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World: Highest Mortality, Single Lightning Flash

World: Highest Mortality Due to Single Direct Lightning

Record Value 21 individuals
Date of Record 23 / 12 (Dec) 1975
Formal WMO Review Yes
Length of Record 1873 to present
Instrumentation Documented reports;
Geospatial Location Manica Tribal Trust Lands, Zimbabwe [-18.5°S; 32.58°E; elevation: 842.5m (2764ft)]

References

Cerveny et al. 2017: WMO Assessment of Weather and Climate Mortality Extremes: Lightning, Tropical Cyclones, Tornadoes, and Hail, Climate Weather and Society,

Discussion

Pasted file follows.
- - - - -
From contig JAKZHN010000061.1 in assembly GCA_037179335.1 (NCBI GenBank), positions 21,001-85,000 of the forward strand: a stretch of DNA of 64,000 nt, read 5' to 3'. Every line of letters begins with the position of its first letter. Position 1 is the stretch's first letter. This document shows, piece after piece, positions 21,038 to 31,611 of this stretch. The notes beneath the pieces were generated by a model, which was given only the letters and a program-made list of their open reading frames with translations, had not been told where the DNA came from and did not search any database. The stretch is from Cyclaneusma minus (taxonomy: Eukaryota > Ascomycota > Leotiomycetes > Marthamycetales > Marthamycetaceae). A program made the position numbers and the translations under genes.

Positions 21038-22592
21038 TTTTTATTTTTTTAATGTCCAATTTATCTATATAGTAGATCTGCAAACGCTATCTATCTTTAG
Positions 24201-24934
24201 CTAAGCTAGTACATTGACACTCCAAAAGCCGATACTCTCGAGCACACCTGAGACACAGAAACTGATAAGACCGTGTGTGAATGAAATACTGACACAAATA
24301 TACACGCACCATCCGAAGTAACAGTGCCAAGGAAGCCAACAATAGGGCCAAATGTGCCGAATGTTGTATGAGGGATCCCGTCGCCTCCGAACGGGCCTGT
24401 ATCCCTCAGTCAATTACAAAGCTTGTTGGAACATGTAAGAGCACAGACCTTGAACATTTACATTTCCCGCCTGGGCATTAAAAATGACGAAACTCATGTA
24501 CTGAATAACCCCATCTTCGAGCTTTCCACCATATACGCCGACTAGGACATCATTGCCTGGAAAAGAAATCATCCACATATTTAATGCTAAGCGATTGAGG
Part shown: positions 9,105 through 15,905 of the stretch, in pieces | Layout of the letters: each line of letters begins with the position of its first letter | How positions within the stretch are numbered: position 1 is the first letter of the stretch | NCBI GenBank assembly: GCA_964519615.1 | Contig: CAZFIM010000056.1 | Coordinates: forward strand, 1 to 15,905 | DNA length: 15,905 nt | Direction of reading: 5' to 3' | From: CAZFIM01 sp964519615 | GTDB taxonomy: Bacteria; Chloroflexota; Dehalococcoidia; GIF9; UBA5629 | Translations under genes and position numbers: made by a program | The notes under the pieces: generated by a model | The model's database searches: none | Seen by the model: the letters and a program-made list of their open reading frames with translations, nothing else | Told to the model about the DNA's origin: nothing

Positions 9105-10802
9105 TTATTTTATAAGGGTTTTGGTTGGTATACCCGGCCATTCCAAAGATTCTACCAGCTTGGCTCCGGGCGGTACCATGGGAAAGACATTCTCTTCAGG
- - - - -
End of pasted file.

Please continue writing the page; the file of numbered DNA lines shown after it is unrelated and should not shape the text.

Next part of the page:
The lightning flash that killed 21 people in a hut in Manica Tribal Trust Lands in eastern Rhodesia [now Zimbabwe] on 23 December 1975: With regard to this event, the primary sources of information consisted of (a) a news release from the Reuters News Service for 24 December 1975 and (b) a listing in the Guinness Book of World Records for 1977. With regard to the first source, the Salt Lake City Tribune Newspaper for 25 December, 1975 (p. 12A) states “Bolt of Lightning Kills 21. Reuters New Agency. Salisbury, Rhodesia — Lightning killed 21 people when it struck a hut in which they were seeking shelter from rain, Rhodesian police said here Wednesday. The dead included 14 children. Three people survived the incident, which occurred Tuesday in the Manica Tribal Trust Lands in eastern Rhodesia. The total number of people killed by lightning in Rhodesia since Oct. 1 is now 53 — one of the worst periods on record.” Contact with the Thomson Reuters News Service yielded the following response from David Cutler (Assistant Archivist, Thomson Reuters): “… I am sorry to say that we do not have that story any more. We have political stories from Zimbabwe from before then but unfortunately not that story. However I have found some later non-Reuters stories which confirm the event but give a different date. In fact most mentions do give December 23.” (Cutler, 2016). Our contact at the Guinness Book of World Records responded to our inquiry with the following information, “… the earliest reference I could find of the death of 21 people by a single bolt on 23 Dec 1975 – that’s the 24th / 1978 edition, printed and distributed in 1977 edition – therefore, although my book archive search is very manual, this was very likely the first time this record was printed.” (Valerio, 2016) The record was reprinted in the 1978 edition with the event being reported as having occurred in “Hut in Chinamasa Kraal nr. Umtali, Rhodesia”. Subsequent editions replaced Rhodesia with Zimbabwe, while the 1986 edition replaced “Kraal” with “Krael” ‘and the 1988 edition saw “Umtali” replaced with “Matari.” He noted that “As regards the original sources of the record: unfortunately we do not keep a paper archive of evidence from so far back, and not all evidence has been scanned.” Although this evidence is far from ideal, the consensus of the committee was that this record would be accepted until and if more information is obtained (e.g., one of the committee members believes that he saw an African newspaper report indicating 25 people died from the event but at this time cannot locate the specific newspaper) or another event with a greater death toll is uncovered. The question can be raised as to whether all of the deaths can directly be linked to the lightning strike or died from secondary causes. In developing countries, there are many reports of ten or more deaths per incident, sometimes with reporter statements of ‘charred bodies’ or ‘burned beyond recognition’. Reporters in developing countries seldom have firsthand information nor the opportunity to interview witnesses in many cases, so that it has previously been unclear whether these phrases reflect fact or only what the reporter expected to be the outcome of lightning strike. While ground current, side-flash or other combinations of mechanisms could cause multiple victims among larger groups of people, the prominent mention of ‘hut’ in the Zimbabwe report provided the committee with a vital clue. Nearly 90% of sub-Saharan buildings, especially homes, are not lightning safe, leaving entire families, classrooms, and workers constantly vulnerable. In particular, schools and homes tend to be mud-brick with thatch or sheet metal roofs held down by rocks. Lightning often causes keraunoparalysis, paralysis which may take minutes to hours to resolve, sometimes with permanent pain or weakness in the areas affected (Cooper, 1980). The mention of ‘hut’ opens the possibility that the victims were inside the hut at the time of their injury. Keraunoparalysis can result in otherwise healthy people being unable to evacuate or escape while the thatch, often generations old and tinder dry, burns and falls on them, causing ‘charred bodies’. There are several newspaper reports, including in Africa and the Caribbean, of pictures of fire-destroyed buildings that support this as a cause of multiple deaths in developing countries.